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Walt Would Be Proud: Retired Marine, Disney Fan Brings the Magic to Disney Springs Reopening

Walt Post shows off his Cinderella Castle hat at Disney Springs on Wednesday. Photo: Danielle Prieur
Walt Post shows off his Cinderella Castle hat at Disney Springs on Wednesday. Photo: Danielle Prieur

Guests visited Disney Springs for the first time in two months yesterday. The entertainment venue reopened with required face masks and temperature checks, limited parking lots, and a cap on attendance. 

Signs around the venue and verbal reminders from staff reminded visitors to maintain social distancing and practice good hand washing.

90.7's WMFE Danielle Prieur was there. She introduces us to one of the guests appropriately named Walt. 

When I met Walt Post after getting my temperature checked at the Disney Springs entrance on Wednesday, he was taking his picture with a small child wearing a Disney face mask. 

Walt's hard to miss-he’s over six foot tall, and wears a Hawaiian shirt, and khakis. But it’s his hat that makes most people want to pose with him.

It’s a giant, sparkly beige, pink and blue replica of the Cinderella castle at Disney’s Magic Kingdom.

"I made it, it’s going to be the anniversary's paint job that they’re putting on the castle.”

Walt lives a mile from the venue. He estimates he’s already taken dozens of pictures with visitors.

“It’s definitely I think like a novelty thing so people are like 'oh my God look at that'. So yeah, it's pretty cool."

He said he’s not worried about taking those pictures or being out in public - even with posters plastered throughout the venue warning about the risk of coronavirus.

But he's paired the hat with a face mask just in case.

“I don’t have any children or elderly people at my house so I’m not overly worried from that aspect. Like we’re not really the at-risk people. So I'm good.”

Walt’s not only a massive Disney fan, but his wife works at the parks. 

He says Disney Springs’ opening isn’t just huge for the company, but other theme parks who are trying to make decisions about when they should bring workers back.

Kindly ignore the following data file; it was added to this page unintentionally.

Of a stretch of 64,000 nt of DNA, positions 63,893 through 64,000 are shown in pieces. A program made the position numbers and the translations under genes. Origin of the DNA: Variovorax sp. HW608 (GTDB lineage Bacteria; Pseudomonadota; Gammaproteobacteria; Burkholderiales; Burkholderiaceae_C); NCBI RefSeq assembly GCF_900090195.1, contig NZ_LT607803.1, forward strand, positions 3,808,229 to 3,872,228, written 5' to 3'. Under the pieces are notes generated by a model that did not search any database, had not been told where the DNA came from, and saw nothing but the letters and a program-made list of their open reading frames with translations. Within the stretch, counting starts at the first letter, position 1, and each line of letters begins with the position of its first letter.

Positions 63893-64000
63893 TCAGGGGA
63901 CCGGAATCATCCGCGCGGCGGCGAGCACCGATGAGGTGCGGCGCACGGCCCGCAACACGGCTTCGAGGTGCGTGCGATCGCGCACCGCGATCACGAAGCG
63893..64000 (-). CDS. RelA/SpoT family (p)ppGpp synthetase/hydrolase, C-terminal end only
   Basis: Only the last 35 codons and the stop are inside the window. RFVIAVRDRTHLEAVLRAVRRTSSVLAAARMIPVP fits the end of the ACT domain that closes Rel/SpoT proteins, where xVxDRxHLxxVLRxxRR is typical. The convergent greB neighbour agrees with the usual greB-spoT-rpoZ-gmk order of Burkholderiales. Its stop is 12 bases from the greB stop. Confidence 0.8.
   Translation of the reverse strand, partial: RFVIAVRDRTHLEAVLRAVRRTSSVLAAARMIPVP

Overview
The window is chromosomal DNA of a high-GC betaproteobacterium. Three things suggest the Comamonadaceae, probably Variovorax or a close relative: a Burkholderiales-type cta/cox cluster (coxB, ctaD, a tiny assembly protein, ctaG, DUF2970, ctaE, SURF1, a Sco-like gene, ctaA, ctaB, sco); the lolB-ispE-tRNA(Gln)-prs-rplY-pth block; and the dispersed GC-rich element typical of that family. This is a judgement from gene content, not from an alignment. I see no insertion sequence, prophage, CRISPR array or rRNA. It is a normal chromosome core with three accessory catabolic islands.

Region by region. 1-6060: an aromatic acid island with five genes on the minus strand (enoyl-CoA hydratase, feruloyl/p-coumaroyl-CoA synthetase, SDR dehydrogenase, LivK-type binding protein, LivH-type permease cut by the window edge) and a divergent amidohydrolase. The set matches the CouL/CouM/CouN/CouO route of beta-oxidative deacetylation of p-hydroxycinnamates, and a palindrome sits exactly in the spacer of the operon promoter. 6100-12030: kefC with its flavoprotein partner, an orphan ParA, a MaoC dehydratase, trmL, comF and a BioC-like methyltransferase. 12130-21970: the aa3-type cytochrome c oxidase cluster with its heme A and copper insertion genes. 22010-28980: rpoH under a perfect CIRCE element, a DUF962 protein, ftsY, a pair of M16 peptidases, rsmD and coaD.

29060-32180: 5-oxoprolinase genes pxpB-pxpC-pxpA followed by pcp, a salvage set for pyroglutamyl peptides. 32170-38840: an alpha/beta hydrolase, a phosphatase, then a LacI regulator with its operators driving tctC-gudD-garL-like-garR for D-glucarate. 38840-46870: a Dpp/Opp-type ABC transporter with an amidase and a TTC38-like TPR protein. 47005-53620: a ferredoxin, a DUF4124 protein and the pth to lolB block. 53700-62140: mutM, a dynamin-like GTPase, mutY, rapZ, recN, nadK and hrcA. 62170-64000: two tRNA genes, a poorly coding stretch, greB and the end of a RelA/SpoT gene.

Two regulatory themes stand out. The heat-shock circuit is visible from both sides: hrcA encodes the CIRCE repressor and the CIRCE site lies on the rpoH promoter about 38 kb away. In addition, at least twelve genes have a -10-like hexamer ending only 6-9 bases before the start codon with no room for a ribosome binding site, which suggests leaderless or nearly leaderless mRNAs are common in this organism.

“But in the world of business they’re a giant. So if they think it’s time to start you know crawling out of the cave a little bit, I think that's  going to show a lot of other people that we should as well.”

About a month after the theme parks and Disney Springs closed, 100,000 workers were furloughed without pay.

Walt’s wife was one of the lucky ones.

“We’re very lucky she wasn’t furloughed she’s still working so we’re OK. And I’m a retired Marine so we’re OK we got really lucky.”

He said he’s ready for the parks to open back up again for people who didn’t get as lucky - and because of what they mean for fans here in Orlando and around the world.

“I think it’s an example of everything's that right. Everything that can be right. And yes it’s a business and I get that. I have no delusions."

Standing in the sun outside of Chapel Hats - which he says is strangely appropriate - he puts it simply.

“It’s just a place where you can go and forget about how awful life can be sometimes and that's what it is for me.”

And when I ask him to take a picture, he answers excitedly.

“I would love to."

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Walt and me. Photo: Danielle Prieur[/caption]
To listen to the audio postcard, click on the clip above.

Danielle Prieur covers education in Central Florida.